FREDERICTON – Caribbean Flavas Restaurant & Catering, based in Fredericton, has won the Grand Prize in the “Doing Good” category as part of Canada Post’s Tales of Triumph competition.
The competition honoured small businesses that have displayed perseverance, grit, and determination through the Covid-19 pandemic. The “Doing Good” category recognizes businesses that pride themselves on strengthening the community and supporting others.
“Caribbean Flavas has been a true Fredericton success story since its inception and is an important part of the restaurant scene in the community,” said Krista Ross, CEO of the Fredericton Chamber of Commerce. “Their generosity, determination and entrepreneurial spirit is an inspiration to many, including other newcomers entrepreneurs that seek to learn from their recipe for success.”
Naz Ali, co-owner and head chef of Caribbean Flavas, said he was surprised to find out the news he won after competing against more than 800 other small businesses across Canada.
“Applying to grants and programs like this, you’re accustomed to hearing, ‘no,’” he said. “You hear ‘yes’ and the clouds disperse and the sun comes shining through.”
The grand prize is valued at $15,000 and includes coaching sessions with leaders from eBay Canada and Google Canada along with a national ad campaign.
“Just getting a nod of approval from companies like this is enough,” Ali said.
Ali went through three rounds of written interviews followed by two interviews in front of a judging panel of national business leaders including Rob Bigler, general manager of eBay Canada and Fab Dolan, director of marketing for Google Canada.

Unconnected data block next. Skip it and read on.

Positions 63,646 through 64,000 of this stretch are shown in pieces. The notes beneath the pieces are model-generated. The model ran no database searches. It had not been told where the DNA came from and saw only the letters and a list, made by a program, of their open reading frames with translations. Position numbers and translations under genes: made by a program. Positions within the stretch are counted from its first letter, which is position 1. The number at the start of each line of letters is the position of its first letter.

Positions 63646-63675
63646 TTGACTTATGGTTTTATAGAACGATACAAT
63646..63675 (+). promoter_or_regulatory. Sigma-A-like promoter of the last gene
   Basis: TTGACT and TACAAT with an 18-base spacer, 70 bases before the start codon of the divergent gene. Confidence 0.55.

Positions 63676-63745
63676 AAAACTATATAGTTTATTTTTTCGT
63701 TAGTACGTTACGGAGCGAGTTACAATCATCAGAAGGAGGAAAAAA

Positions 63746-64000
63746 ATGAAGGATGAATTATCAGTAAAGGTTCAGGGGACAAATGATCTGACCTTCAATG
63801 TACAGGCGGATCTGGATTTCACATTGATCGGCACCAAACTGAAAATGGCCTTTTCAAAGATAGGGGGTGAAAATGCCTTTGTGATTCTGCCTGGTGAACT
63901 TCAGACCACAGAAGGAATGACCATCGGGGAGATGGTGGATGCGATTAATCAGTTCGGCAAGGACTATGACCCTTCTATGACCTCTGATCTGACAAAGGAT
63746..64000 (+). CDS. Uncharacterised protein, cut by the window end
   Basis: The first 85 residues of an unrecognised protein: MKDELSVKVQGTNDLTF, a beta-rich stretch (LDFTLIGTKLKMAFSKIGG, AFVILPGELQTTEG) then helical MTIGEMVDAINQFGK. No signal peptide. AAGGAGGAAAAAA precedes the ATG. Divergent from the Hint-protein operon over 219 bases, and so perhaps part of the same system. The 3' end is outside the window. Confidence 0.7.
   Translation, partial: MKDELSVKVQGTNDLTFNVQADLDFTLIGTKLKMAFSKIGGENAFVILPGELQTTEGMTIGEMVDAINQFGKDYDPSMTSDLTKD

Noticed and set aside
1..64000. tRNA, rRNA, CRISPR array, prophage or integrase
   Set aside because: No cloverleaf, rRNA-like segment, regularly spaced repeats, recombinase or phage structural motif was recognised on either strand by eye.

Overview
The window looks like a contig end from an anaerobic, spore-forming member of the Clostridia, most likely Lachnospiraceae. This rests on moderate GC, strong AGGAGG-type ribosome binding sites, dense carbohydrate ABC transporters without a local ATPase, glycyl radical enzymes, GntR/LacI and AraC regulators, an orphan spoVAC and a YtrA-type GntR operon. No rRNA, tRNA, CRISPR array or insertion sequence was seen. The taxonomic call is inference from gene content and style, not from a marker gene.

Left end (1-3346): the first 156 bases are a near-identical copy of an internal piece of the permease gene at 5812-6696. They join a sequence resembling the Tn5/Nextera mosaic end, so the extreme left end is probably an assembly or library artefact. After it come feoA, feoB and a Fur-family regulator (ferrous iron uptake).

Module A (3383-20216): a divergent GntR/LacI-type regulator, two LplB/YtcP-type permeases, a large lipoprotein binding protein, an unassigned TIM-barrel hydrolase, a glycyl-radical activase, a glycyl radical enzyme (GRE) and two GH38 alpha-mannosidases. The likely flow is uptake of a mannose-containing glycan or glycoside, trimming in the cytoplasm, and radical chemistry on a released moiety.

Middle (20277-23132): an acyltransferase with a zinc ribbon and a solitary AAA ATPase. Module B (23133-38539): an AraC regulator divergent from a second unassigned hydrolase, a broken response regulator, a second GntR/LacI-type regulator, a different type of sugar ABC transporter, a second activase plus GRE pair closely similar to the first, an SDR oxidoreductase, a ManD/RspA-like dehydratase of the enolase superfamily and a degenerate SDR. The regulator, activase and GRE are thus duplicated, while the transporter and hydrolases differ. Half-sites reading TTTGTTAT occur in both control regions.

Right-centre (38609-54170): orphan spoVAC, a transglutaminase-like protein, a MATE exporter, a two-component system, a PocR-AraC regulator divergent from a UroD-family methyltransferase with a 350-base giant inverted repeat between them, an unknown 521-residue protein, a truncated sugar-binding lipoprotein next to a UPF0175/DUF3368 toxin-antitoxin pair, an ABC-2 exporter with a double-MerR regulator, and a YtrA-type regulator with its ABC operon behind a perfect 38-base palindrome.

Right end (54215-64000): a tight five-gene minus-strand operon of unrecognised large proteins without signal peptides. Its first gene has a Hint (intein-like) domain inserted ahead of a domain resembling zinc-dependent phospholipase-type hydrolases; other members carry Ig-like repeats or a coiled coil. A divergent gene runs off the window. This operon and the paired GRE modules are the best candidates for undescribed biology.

A large part of the reason Caribbean Flavas won the grand prize is its “Buy One, Give One” program which fed thousands of people over the course of the pandemic including the homeless and essential workers. They also teamed up with shelters, hospitals, local food banks, schools, and testing stations as part of the program.
“Naz and his family have not only created amazing dishes at the restaurant but also bring a genuine warmth and community spirit to everything they do,” said Ross. “It, therefore, was not a surprise to me that they were one of the first local businesses to start giving back to the community during the pandemic through their ‘Buy One, Give One’ program.”
Ali said the program was a no-brainer, as it gave him and his family the chance to give back to essential workers and people in need throughout the community.
“When you look at it, there are frontline superheroes like doctors and nurses,” Ali said. “It’s not a money thing. It’s a showing gratuity thing. We have that humility to say ‘you’re putting your lives at risk for us.’”
“It’s not about a ‘me,’ it’s about a ‘we’ because other people have way bigger fish to fry.”
Find Liam Floyd’s full story on Huddle HERE.